Costumbrismo


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Costumbrismo

 

a movement in the literature and fine arts of 19th-century Spain and Latin America. Arising out of the interest of romantics in folk life, costumbrismo was a turn toward a realistic portrayal of the world, expressing an upsurge of national consciousness and a desire to convey features of the people’s life, frequently with an idealization of patriarchal morals and customs.

In literature, costumbrismo developed primarily in the genre of the essay but was also given expression in the novel, drama, and poetry. The precursor of Spanish costumbrismo was S. de Mifiano (1799–1845), the author of the sharply critical essays Letters From a Poor Idler (1820). The establishment of costumbrismo in Spain is associated with the names of R. de Mesonero Romanes (1803–82), M. J. de Larra (1809–37), S. Estebanez Calderon (1799–1867), J. Somoza (1781–1852), S. Lopez Pelegrin (1801–6), and M. Lafuente (1806–66). In 1843, costumbristas published a collective work, Spaniards Depicted by Themselves, which brought about the appearance of many similar publications. The influence of costumbrismo was felt in the work of the regionalist writers A. de Trueba (1819–89) and J. M. de Pereda (1833–1906).

Costumbrismo arose in Latin America in the 1840’s. Important writers were J. J. Vallejo (1811–58) in Chile, J. de Dios Restrepo (1827–97) and T. Carrasquilla (1858–1940) in Colombia, F. Pardo (1806–68) and the poet R. Palma (1833–1919) in Peru, and J. B. Morales (1788–1856), M. Payno (1810–94), and the poet G. Prieto (1818–97) in Mexico.

Costumbrismo played an important role in the graphic arts and painting of Latin American countries. It was often linked to the scientific study of a country and was based on the documentarily accurate depiction of nature and the simple, attentive, and precise reproduction of the characteristics and colorful features of folk life and culture; at the same time the ethnographic motif in the works of the costumbristas frequently turned into lovingly recreated, at times idyllic, genre scenes. Costumbrismo realized the aesthetic value of nature and the events of day-to-day life and introduced simple people into the subject matter of Latin American art.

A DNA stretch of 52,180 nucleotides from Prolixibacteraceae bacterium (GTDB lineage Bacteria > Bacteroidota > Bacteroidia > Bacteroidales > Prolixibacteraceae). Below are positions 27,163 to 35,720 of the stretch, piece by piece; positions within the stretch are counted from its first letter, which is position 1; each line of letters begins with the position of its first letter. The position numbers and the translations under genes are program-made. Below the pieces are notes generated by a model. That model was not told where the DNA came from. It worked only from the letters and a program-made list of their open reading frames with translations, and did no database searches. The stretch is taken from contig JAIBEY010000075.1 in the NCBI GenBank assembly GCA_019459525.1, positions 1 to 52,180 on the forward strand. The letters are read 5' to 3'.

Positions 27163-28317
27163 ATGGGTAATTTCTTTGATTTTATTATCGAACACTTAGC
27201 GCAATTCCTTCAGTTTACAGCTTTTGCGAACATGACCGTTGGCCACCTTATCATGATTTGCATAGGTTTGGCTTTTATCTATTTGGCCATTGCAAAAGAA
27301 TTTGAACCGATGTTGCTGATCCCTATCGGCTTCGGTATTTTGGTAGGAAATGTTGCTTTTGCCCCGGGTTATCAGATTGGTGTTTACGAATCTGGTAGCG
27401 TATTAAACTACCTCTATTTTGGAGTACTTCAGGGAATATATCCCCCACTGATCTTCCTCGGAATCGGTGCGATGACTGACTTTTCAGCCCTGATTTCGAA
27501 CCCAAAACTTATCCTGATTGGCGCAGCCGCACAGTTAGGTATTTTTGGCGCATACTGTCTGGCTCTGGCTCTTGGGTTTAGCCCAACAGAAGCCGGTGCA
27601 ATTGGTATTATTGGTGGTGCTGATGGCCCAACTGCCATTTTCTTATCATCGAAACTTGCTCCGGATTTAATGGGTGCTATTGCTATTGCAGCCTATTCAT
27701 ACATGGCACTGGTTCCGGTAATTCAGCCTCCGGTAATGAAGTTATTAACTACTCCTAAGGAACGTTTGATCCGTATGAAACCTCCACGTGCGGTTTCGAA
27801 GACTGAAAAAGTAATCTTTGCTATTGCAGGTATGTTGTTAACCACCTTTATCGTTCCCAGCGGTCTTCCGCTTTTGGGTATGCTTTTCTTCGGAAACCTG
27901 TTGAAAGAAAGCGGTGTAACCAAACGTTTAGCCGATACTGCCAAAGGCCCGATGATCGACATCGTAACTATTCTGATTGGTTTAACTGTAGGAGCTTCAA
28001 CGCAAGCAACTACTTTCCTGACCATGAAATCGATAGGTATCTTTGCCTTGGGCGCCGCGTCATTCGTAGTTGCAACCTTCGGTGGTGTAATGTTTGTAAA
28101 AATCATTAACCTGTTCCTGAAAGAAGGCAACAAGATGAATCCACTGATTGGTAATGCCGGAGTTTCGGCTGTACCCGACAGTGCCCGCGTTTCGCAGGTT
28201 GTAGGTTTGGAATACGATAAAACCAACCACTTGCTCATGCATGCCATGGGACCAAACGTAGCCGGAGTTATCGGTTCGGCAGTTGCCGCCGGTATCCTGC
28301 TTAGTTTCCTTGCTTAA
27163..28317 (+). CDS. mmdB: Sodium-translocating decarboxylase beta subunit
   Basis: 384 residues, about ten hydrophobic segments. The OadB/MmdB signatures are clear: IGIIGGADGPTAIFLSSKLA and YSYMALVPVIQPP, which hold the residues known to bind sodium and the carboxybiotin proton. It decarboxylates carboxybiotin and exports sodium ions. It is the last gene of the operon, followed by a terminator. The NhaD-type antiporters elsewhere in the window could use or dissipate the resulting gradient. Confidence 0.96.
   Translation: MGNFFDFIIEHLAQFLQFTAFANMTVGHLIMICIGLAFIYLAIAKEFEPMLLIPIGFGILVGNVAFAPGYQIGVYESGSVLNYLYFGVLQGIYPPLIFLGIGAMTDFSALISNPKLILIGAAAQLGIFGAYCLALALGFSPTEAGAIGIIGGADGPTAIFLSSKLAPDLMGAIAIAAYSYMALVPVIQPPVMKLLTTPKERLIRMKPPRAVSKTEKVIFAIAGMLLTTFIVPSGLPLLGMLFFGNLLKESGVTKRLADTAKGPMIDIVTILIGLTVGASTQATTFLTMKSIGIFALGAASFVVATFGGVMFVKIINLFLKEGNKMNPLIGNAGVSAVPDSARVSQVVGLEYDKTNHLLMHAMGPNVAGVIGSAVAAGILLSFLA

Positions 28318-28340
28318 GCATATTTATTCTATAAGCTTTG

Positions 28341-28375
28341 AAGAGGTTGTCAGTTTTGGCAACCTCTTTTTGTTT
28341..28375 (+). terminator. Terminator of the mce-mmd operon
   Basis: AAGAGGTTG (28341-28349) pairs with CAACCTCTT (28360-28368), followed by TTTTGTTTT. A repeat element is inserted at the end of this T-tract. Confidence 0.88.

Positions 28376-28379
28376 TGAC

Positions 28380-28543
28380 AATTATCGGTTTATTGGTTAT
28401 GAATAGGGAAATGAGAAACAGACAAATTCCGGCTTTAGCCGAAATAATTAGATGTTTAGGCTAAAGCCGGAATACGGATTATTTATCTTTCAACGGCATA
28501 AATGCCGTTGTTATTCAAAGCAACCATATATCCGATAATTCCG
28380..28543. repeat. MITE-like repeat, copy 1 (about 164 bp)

A significant school of costumbristas took shape in Cuba (V. P. Landaluce, 1825–89; F. Mialhe, 1800–68). Costumbrismo also developed in Colombia (R. Torres Mendez, 1809–85), Argentina (C. Morel, 1813–94), Uruguay (J. M. Besnes y Irigoyen, 1788–1865), Chile (M. A. Caro, 1835–1903), and Mexico (J. A. Arrieta, 1802–79).

REFERENCES

Polevoi, V. M. Iskusstvo stran Latinskoi Ameriki. Moscow, 1967.
Spell, J. R. “The Costumbrista Movement in Mexico.” Publications of the Modern Language Association of America, 1935, vol. 50.
Costumbristas españoles, vols. 1–2. Edited by E. Correa Calderón. Madrid, 1950–51.
Duffey, F. M. The Early “Cuadro de Costumbres” in Colombia. Chapel Hill, N.C, 1956.
Rojas, M., and M. Carrizzo. Los costumbristas chilenos. [Santiago de Chile, 1957.]
References in periodicals archive ?
Lifshey points out that Ninay follows many of the conventions of the costumbrismo literary genre popular in Spain at the time, in which fictional texts were set in faraway locations and colorfully described local customs for the benefit of European readers.
2) Rodrigues le dio al teatro brasileno, atrapado en un ciclo de frioleras comerciales y un costumbrismo social nacional poco interesante, todo un esquema de nuevos valores teatrales que ayudo a estimular el enorme desarrollo de nuevas propuestas en el teatro brasileno a partir de los anos 50, influyendo tambien en el cine nacional en la medida que gran numero de sus textos dramaticos tuvieron una segunda vida como guiones de excelentes films provocadores.
Ocasio shows that, like minstrelsy, costumbrismo is much more complex and nuanced than it has been painted.
City, Costumbrismo and Stereotypes: Populist Discourse and Popular Culture in Edgar Neville's El crimen de la calle Bordadoras (1946).
La aparicion del costumbrismo se debe al gusto por el ambiente local para continuar el tradicional realismo castellano en una epoca llena de imaginacion.
From 1922 to 1926, Carre returned Galician theater to the less innovative costumbrismo on 22 October 1922.
A sunny oil sketch of Children in the Sea (1899) was a study for the uncharacteristically sombre painting Sad Inheritance that won Sorolla the Grand Prix at the Paris Universal Exhibition of 1900, while the figure of La Marcelina, Montehermoso (1917) in regional dress reappears in the series of Visions of Spain commissioned for the Hispanic Society of New York at the height of the Spanish fashion for costumbrismo.
Postmodern costumbrismo is yet another label applied.
Some of the early stories in the collection that have Castilla la Vieja--or, as the new map of Spain calls it, Castilla-Leon--as their setting ("El agostero," for example) evoke the same love of the land as Antonio Machado's poems, and when Sampedro shifts to an urban setting such as Madrid (in "Un dia feliz"), we have the very best of nuevo costumbrismo.
A su vez, el paisaje y el costumbrismo tambien estan ausentes en las novelas de Suez.